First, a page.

What to eat, and not to eat before and after a workout?
When it comes to preparing for a gym workout or a long run outside, carbohydrates (both complex and simple) are your best bet as they both provide you energy. However, to get the most out of your workout, you need to eat the right carbs. Complex carbs, such as whole wheat pasta, whole wheat bread, rice, and vegetables, are high in fiber and minerals. Simple carbohydrates, such as cookies, pies, and cake, are broken down quickly by the body. If you think about it, complex carbs take longer for the body to break down and releases energy at a slower pace, which provides you with energy over a longer period of time. However, simple carbs will provide you with energy for a short period of time and have little nutritional value. Therefore, you will have a more successful workout if you stick to complex carbs.
Now that we have an understanding of what complex and simple carbs are, and why complex carbs are a better choice for pre-workout food, what are some good options for preparing for a run and weight training?
If you want something to eat before running, one snack that will give you energy and keep you full is a whole wheat bread, peanut butter and banana sandwich. It gives you both types of carbs and the banana adds an extra boost of energy. If you arevin the mood for something a little lighter, opt for one cup of low fiber cereal with skim milk. The milk gives you a bit of protein while the cereal has carbs to keep you energized.
If you are about to lift weights, whether light or heavy, you need carbs to prevent you from being hungry right away. A bowl of oatmeal with fresh fruit has the right carbs and minerals and is a go-to for many weight lifters. Oatmeal will slowly release sugar into your bloodstream and stays with you throughout your workout. Having fruit on top, such as blueberries, will help keep you hydrated. If you have a sweet tooth and are craving something that won't slow you down before you workout, slice up an apple and pair it with some almond butter. It increases your energy levels and you will avoid a sugar crash while filling up on vitamins and minerals.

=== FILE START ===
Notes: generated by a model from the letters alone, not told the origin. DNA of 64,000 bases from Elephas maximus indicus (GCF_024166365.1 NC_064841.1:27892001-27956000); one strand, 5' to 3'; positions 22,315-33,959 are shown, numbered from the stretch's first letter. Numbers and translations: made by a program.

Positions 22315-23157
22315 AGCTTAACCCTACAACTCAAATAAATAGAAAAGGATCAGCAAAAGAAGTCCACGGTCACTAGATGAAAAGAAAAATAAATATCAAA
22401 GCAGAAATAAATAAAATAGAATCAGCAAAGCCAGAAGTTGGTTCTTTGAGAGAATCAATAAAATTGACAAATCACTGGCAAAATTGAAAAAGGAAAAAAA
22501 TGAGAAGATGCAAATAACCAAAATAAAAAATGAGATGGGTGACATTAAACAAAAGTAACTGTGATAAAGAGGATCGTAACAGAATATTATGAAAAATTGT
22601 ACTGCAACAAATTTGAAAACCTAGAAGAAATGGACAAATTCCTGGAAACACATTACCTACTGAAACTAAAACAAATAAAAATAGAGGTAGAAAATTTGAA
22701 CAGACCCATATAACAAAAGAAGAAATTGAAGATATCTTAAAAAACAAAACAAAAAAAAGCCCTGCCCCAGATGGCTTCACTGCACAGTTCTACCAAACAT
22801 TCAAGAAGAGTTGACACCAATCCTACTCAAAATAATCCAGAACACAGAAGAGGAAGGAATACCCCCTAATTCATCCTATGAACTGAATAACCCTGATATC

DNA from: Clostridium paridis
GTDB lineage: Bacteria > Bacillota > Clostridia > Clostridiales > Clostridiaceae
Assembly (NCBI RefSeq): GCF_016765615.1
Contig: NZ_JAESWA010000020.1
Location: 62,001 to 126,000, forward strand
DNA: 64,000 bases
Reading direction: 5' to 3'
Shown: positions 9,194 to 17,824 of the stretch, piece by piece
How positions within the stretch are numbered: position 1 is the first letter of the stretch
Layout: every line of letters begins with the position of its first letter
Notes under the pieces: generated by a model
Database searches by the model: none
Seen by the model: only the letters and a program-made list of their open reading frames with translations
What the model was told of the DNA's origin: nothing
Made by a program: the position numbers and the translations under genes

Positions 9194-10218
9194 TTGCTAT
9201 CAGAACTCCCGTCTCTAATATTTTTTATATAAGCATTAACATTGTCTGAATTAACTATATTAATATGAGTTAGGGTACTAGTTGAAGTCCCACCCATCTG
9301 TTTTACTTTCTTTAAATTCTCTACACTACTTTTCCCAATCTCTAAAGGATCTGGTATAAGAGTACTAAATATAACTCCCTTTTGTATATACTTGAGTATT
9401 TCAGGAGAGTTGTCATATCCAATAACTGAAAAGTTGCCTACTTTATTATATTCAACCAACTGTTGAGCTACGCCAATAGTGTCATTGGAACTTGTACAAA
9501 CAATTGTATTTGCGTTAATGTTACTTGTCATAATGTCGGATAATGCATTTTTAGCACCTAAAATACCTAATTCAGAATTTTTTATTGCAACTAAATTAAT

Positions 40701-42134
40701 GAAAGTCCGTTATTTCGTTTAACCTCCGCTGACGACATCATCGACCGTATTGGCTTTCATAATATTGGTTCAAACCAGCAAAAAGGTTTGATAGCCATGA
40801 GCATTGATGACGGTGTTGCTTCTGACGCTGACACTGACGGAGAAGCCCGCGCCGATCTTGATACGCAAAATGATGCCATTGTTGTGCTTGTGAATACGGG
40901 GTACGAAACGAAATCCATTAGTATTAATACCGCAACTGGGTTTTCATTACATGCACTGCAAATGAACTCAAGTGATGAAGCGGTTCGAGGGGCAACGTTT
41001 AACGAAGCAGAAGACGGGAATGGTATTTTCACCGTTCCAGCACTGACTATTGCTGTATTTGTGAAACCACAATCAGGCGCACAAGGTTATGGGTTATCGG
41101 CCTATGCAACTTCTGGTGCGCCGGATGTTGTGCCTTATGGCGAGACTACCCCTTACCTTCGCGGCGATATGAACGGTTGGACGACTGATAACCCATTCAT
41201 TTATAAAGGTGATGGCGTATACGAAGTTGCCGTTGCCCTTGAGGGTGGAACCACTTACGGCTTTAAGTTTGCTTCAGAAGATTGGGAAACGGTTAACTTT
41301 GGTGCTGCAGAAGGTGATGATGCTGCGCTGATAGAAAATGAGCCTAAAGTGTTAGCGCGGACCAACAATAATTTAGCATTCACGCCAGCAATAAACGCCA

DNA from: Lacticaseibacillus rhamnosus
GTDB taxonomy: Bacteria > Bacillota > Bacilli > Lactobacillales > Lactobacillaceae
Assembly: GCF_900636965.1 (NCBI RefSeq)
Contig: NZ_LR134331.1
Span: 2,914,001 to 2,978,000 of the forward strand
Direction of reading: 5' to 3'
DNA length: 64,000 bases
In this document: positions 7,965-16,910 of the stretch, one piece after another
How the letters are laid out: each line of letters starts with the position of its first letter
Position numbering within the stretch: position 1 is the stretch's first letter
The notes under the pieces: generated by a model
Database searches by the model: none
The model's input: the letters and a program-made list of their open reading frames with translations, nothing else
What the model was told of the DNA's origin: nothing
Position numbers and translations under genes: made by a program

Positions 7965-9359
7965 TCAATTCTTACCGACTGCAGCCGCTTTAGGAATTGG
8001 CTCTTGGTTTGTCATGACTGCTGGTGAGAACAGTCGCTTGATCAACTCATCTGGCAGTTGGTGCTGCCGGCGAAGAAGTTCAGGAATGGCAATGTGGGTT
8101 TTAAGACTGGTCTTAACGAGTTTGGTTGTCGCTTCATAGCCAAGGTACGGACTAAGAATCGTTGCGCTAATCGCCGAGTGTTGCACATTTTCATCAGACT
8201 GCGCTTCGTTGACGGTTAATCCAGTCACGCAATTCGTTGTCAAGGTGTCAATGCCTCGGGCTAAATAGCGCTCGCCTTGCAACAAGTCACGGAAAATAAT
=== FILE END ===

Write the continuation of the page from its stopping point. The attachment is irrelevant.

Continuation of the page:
What you eat before a workout is just as important as what you eat after a workout. Protein, along with carbohydrates and fat, is essential for the human body and is important if you want to build and maintain muscle. Post workout meals are meant to help with muscle recovery, so it's important to fuel up on protein rather then carbs. How much protein you eat post workout is different for everyone, depending on what your goal is. However, the general amount of protein after a workout is at least 20-30 grams. It may sound like a lot, but combining some protein rich foods will get you to that amount. After any workout, especially running, it's most important to restore fluids, so drink water or a sports drink with electrolytes.
If you just finished a long run, your go-to post snacks/meals could include an omelette with a slice of whole wheat toast, a salad with lean meat or fish, or sliced banana with a side of nut butter.
To maintain and recover the muscles you just worked out, protein shakes are a quick and easy post workout snack, especially if you're planning to do a few errands directly after the gym. One scoop of protein powder contains about 20-30 grams of protein and then you can add a scoop of peanut butter for some extra protein, a banana and milk (any kind will work).
If you're not craving a smoothie, a cup of plain Greek yogurt (usually around 23 grams of protein) is a great option. Combine it with cinnamon, and some berries and you have yourself a healthy post workout snack. Try and stay away from fruit flavored yogurts, as it contains sugar, and top plain Greek yogurt with cinnamon and/or honey and fresh fruit! Other protein rich foods include chicken, turkey, and fish. You can easily combine some chicken, or cod, with brown rice and vegetables and you can get a well rounded meal of protein and carbs. It's a good idea to switch up your pre and post workout meals every once in a while so you're not sticking to the same old meals all the time.
To find out more of what to eat before and after a workout, talk with your physician or nutritionist.